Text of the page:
I don't want people to think I'm after their money - fair enough...and it's important that we aren't after people's money! Always, always, always - relationship is more important than money. Period. I think the key to this is that we are communicating, and that we are very clear that a decision to support or not support is not a statement on who we are or someone's love for us. Also - trust the Lord in this. We have to get to the point of giving people absolute freedom to hear from the Lord on this issue.
I can do it on my own! - this approach is most common in those of us from a Western culture, such as the US, where we have core values of "picking ourselves up by our bootstraps" and "making our own way in the world". It stems from pride and independence, and robs others of the opportunity to partner with you and to be a blessing to the Kingdom of God. There is a difference between standing in pride and independence with finances (or life) and being a person who does have the means to be self-supporting and choosing to use their money to serve the Lord - I guess it comes down to a heart attitude.
I don't want to bother people - this is probably the one I struggle with most. Recognizing that the world is in a financial crisis, and people have their own struggles to deal with, we just get by on the minimum, turning down opporunities out of fear/lack of finances, rather than because the Lord said 'no'. I have been challenged that this is unbelief and lack of trust in God, who is bigger than our world system or the global financial crisis! And, once again, we are robbing people of a blessing.
Hmmm...notice any type of thinking you recognize? Well, these are a few different approaches I've seen. I'll spend more time going over them in the next few articles, but maybe for now just a little fodder for thought. I can honestly say, however, that I've wrestled with each of these approaches at different times throughout my time in missions. I guess it's a process of learning, isn't it?
I'm in a new place of how I'm approaching my finances, a place I think the Lord has shown me. That is the approach of making a realistic spending budget that reflects real life - not just bare minimum monthly obligations, but also planning for future and unknown expenses.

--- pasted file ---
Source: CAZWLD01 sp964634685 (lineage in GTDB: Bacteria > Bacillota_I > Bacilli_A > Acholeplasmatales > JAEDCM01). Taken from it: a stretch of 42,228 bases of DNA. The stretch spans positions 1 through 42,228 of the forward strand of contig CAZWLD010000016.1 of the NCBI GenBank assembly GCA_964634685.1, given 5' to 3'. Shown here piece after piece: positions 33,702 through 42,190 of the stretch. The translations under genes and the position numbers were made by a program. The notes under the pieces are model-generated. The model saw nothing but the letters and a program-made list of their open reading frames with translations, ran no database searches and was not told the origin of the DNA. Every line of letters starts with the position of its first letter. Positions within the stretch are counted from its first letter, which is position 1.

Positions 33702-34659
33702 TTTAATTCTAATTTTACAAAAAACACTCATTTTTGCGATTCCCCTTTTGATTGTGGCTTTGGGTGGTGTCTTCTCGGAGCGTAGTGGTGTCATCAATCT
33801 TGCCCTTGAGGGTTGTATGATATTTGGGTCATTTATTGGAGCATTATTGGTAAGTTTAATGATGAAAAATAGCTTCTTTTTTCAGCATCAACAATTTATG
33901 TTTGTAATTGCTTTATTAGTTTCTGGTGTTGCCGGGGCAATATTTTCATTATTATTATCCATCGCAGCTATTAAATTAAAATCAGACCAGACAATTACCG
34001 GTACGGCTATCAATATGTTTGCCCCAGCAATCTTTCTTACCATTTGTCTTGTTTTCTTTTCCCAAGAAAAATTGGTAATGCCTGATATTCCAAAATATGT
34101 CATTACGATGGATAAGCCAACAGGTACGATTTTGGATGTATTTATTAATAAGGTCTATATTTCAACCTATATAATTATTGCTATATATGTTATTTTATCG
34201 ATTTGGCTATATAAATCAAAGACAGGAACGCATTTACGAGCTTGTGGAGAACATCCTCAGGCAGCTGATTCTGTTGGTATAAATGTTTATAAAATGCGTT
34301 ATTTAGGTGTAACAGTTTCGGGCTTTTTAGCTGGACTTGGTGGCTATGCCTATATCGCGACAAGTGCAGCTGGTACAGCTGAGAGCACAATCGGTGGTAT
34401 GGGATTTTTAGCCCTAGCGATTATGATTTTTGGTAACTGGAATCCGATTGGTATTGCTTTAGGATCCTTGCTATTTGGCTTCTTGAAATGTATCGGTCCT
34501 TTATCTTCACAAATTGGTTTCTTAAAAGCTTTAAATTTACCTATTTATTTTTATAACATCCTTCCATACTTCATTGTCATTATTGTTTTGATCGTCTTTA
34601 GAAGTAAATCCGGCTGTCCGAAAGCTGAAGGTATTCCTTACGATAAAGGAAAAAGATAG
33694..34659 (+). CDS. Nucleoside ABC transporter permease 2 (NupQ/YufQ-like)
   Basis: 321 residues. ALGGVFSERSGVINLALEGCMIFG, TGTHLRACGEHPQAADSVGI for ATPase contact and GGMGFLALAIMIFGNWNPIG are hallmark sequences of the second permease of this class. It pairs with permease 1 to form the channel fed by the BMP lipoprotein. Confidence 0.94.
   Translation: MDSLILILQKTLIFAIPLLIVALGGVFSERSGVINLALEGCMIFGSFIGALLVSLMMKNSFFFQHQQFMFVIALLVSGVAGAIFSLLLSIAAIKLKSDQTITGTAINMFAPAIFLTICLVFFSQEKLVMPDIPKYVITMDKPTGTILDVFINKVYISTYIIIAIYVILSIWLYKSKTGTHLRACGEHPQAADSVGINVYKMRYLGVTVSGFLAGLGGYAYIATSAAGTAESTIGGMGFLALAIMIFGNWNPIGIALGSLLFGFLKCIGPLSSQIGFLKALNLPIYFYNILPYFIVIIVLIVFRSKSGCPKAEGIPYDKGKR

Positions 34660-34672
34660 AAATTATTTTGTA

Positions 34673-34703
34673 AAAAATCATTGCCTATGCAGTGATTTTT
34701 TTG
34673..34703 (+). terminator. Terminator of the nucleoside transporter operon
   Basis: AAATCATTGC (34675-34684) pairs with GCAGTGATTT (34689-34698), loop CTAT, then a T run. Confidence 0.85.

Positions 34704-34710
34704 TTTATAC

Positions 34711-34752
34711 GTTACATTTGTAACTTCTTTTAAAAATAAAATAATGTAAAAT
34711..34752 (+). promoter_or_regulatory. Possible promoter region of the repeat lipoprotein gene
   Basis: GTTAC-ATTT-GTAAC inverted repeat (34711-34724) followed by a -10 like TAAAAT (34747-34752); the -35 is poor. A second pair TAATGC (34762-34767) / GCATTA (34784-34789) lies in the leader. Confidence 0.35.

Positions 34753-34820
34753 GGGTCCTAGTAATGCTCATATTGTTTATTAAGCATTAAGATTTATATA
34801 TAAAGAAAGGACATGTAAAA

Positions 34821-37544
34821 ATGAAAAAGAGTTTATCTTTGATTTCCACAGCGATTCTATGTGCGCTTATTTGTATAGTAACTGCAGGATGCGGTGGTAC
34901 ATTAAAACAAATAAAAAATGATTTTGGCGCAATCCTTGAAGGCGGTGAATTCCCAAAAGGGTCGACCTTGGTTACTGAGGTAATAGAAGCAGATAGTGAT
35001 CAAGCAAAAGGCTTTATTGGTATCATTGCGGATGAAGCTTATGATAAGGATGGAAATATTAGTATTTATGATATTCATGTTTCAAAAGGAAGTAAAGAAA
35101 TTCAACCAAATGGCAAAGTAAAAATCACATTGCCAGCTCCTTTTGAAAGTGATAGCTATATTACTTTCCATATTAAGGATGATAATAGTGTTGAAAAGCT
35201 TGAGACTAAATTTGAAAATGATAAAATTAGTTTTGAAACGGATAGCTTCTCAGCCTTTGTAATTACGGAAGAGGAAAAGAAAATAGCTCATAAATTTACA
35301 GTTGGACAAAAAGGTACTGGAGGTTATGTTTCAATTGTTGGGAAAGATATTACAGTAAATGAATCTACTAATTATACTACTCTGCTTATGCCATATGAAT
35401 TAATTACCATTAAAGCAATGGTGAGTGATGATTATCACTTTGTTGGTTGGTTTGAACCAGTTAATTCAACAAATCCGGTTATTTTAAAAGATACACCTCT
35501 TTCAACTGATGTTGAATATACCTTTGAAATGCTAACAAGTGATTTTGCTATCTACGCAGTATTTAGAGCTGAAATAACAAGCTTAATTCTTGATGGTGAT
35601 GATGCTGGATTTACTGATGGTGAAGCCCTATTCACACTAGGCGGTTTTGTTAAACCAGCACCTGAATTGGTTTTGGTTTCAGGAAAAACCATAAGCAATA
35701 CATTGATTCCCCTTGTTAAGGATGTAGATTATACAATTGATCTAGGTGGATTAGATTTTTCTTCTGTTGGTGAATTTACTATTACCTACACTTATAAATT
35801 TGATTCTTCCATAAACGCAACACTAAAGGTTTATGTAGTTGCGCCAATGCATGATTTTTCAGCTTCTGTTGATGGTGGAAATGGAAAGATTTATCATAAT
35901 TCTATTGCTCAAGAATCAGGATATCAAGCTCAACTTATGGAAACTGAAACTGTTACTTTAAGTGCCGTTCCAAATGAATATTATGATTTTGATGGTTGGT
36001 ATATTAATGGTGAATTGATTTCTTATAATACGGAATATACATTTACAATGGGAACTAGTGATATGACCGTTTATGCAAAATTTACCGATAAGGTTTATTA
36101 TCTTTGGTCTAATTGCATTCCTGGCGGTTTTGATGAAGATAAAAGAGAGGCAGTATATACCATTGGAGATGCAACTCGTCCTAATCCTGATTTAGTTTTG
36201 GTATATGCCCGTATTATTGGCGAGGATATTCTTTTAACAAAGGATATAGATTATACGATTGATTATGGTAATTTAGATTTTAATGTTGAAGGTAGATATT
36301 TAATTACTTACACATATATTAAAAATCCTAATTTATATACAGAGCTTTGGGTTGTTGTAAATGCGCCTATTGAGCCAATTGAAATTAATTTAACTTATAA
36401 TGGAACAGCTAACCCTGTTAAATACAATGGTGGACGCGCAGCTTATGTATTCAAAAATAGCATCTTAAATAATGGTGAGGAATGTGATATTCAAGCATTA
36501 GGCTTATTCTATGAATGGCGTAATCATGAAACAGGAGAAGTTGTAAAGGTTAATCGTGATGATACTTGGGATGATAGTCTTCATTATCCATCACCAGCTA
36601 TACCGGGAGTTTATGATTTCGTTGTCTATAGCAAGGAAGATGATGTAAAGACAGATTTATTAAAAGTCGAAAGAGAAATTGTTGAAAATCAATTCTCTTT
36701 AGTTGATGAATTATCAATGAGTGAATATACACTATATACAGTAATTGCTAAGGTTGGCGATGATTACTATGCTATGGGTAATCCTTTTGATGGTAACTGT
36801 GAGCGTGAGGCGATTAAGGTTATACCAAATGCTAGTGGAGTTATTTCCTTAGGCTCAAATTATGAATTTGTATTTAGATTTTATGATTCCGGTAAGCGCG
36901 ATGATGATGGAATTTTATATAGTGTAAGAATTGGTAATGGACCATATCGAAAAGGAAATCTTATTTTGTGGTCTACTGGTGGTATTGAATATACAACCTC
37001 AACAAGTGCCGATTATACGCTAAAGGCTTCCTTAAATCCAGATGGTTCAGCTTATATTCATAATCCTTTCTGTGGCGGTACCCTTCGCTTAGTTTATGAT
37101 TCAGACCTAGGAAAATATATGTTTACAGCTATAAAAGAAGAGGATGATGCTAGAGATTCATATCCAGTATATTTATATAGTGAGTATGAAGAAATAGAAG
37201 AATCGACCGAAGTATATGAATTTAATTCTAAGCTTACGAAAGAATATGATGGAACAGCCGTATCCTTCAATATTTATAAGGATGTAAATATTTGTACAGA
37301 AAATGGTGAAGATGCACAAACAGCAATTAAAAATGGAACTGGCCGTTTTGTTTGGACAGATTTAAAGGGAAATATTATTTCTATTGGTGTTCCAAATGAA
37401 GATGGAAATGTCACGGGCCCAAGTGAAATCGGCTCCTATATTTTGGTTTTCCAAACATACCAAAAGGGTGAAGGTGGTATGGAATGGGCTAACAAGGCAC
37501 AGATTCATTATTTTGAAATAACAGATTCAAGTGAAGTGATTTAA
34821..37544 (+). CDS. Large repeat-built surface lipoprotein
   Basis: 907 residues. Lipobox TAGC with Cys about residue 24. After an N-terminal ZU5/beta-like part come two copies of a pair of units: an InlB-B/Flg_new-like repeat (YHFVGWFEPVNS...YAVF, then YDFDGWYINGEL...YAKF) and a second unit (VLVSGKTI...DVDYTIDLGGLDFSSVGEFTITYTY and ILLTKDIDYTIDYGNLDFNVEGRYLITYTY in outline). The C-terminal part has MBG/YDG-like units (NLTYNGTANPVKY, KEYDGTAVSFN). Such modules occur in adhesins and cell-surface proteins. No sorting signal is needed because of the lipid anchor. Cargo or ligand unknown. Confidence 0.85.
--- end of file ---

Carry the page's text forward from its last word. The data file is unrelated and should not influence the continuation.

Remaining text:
For example, there are some things that I know I need to budget for - things like healthcare, schooling for Sierra, visas, travel for ministry, travel to visit home, on-going training, new clothes/shoes, etc. Then there are always those unexpected expenses that come up - emergency trips to the doctor, unforseen expenses, price hikes, etc. And finally, there are those things that would be wonderful to have, but aren't necessarily *needed* - things like a car, dance classes for Sierra, a gym membership, a night out at the movies, etc. Truth is, these are all things that need to be taken into account as I budget wisely.
At this point, my budget covers the minimum montly obligations. A few months back I had a bit of a cushion because the exchange rate was favorable to the US dollar (about $0.83 US cents to $1 Australian dollar). However, the exchange rate has plunged (about $1.02 USD to $1 AUD) and my cushion has disappeared. It was with savings from this cushion that I was able to pay for Sierra's ambulance and ER care back at the end of September.
Considering all of the above, I would say that I am at about 50% of where I need to be. As I look ahead at the next year, there are several big expenses approaching for which I don't have the needed finance...things like going home and Sierra's schooling.
Well, I think that is all for now. This is a lot to think about, and could very well be challenging some deeply held beliefs about finances and giving. Next we'll be looking at what scripture says, because at the end of the day, we want to know that we are acting in accordance with God's word and not being manipulated by emotions, fear or anything else. Please let me know what you think!!